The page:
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Old 01-15-2011, 09:35 PM   #1
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First PSA 15.2

This is a 'club' I never wanted to join. I'm only 49 and have prostate cancer. I had two positive sites in my biopsy for cancer on opposing sides. My first and second PSA scores (taken 5 days apart in October 2010) were 15.2 and 14.9. My Gleason score is 3+3=6. I had a bone scan done which appears to have come out negative for metastasis. I question that as I have had serious shoulder and wrist problems for the past 18 months that have gone un-diagnosed I will meet with a surgeon in three weeks to discuss the possibility of having a radical prostatectomy.
I have the John's Hopkins 2011 prostate cancer white pages and have read them several times and feel like I'm up to speed on my condition except...... I'm frustrated at not finding anyone else with such high PSA scores for a first time test at such a 'young' age. Is there anyone out there who is in my position?? I'm tired of hearing,"oh, My 80 year old grandpa has that". How can I possibly compare myself with that kind of situation?
Based on all the reading I have done on the subject, I feel the only viable treatment for me is the radical prostatectomy. Any feedback will be greatly appreciated. Thank you!!!:

 
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Old 01-15-2011, 10:11 PM   #2
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Re: First PSA 15.2

I'm sorry that you've had to join this club. It wouldn't be the type of club any of us would choose to be a part of. However, this is an amazing place to be if you are stuck with this.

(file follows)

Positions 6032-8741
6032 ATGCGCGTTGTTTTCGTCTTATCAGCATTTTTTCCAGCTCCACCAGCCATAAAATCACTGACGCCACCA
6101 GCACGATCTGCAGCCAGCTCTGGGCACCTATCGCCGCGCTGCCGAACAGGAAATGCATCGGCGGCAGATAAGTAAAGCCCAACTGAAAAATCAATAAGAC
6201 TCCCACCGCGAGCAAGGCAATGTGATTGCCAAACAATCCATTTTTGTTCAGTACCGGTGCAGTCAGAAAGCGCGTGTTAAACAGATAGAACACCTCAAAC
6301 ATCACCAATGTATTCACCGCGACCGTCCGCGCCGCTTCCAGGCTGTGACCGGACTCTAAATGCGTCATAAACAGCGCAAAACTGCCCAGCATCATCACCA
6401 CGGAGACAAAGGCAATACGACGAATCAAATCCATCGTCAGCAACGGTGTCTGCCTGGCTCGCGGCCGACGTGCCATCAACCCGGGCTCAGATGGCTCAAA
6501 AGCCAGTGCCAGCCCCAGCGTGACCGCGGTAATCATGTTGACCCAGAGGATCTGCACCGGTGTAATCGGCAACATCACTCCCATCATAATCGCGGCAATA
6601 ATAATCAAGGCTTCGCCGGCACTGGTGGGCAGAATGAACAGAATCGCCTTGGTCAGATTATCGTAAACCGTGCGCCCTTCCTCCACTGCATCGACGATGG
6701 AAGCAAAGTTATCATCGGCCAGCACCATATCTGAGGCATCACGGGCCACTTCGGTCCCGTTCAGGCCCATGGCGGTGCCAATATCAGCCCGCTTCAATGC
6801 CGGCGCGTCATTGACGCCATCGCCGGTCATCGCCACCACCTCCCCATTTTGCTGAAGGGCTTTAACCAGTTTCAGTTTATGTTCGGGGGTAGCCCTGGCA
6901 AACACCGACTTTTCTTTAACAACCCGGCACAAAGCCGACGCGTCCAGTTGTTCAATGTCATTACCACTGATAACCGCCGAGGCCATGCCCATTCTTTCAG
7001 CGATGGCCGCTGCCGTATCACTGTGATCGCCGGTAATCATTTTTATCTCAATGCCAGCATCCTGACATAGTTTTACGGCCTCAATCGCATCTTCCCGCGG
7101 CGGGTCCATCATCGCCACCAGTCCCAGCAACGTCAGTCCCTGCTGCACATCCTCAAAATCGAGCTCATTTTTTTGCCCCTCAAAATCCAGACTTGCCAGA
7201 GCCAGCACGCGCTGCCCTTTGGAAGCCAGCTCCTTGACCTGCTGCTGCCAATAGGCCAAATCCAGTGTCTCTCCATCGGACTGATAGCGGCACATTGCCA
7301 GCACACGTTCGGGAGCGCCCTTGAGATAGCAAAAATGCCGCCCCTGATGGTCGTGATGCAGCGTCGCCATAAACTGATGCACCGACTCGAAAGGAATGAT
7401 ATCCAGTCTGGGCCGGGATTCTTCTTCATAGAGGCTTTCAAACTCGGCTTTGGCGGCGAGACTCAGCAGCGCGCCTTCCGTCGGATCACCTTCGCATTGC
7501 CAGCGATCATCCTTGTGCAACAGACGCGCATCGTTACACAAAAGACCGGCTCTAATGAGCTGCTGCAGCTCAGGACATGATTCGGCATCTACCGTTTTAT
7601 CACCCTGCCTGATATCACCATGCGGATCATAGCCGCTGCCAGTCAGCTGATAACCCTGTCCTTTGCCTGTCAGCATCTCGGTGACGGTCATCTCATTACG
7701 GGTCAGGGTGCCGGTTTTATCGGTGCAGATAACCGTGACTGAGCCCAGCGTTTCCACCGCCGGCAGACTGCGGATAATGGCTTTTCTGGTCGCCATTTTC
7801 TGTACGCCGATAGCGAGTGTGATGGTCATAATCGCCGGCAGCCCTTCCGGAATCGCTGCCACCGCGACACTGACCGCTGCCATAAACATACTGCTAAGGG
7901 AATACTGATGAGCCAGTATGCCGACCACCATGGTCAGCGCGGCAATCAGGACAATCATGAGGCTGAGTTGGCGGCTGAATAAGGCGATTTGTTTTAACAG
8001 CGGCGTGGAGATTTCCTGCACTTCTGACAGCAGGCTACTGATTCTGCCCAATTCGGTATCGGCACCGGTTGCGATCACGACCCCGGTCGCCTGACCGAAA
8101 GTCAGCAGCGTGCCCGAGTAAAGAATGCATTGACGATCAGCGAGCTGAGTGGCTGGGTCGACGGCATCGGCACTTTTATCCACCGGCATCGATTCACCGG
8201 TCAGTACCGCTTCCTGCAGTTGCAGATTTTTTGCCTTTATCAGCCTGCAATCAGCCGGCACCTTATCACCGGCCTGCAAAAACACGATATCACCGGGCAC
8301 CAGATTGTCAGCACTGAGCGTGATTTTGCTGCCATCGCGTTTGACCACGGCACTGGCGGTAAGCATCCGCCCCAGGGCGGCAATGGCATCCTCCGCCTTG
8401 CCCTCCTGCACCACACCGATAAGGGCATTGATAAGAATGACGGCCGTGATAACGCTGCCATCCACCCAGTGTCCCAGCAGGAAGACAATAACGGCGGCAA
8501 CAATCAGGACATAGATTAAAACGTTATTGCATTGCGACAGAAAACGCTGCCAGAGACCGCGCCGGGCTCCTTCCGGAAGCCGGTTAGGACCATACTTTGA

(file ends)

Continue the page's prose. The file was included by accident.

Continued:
My common-law partner, Irv was diagnosed with high-risk prostate cancer just before his 51st birthday. It was also his very first PSA test and came as a terrible shock.

His PSA was 32 and he had 10/10 cores positive with 60% on the right side and 20% on the left. His clinical staging was T1c and his Gleason score was 3+4 (7) with 20% being 4. His bone scan and CT scan came back negative so surgery was the best option, according to the doctor.

Irv had a radical prostactomy on November 9th and, unfortunately it failed. His cancer has moved out of the capsule and there was a positive margin, meaning that it was found on the edge of the area that was cut out. He also had seminal vesicle invasion. His Gleason score stayed the same but his staging is now T3b. His post-op PSA was 1.19.

Now we are waiting to find out what is the next step. There are different opinions about whether radiation would be a viable option at this point, as opposed to just jumping into hormone therapy. We are still dealing with that question.

We have felt your devastation and there is no doubt that this is a terrible emotional rollercoaster ride. We need to come to terms with the fact that life is different now. Will we ever get the chance to enjoy life again? I believe we will. It will just be different and, I guess love and attitude can conquer all. Let's hope that we can prove that that's true.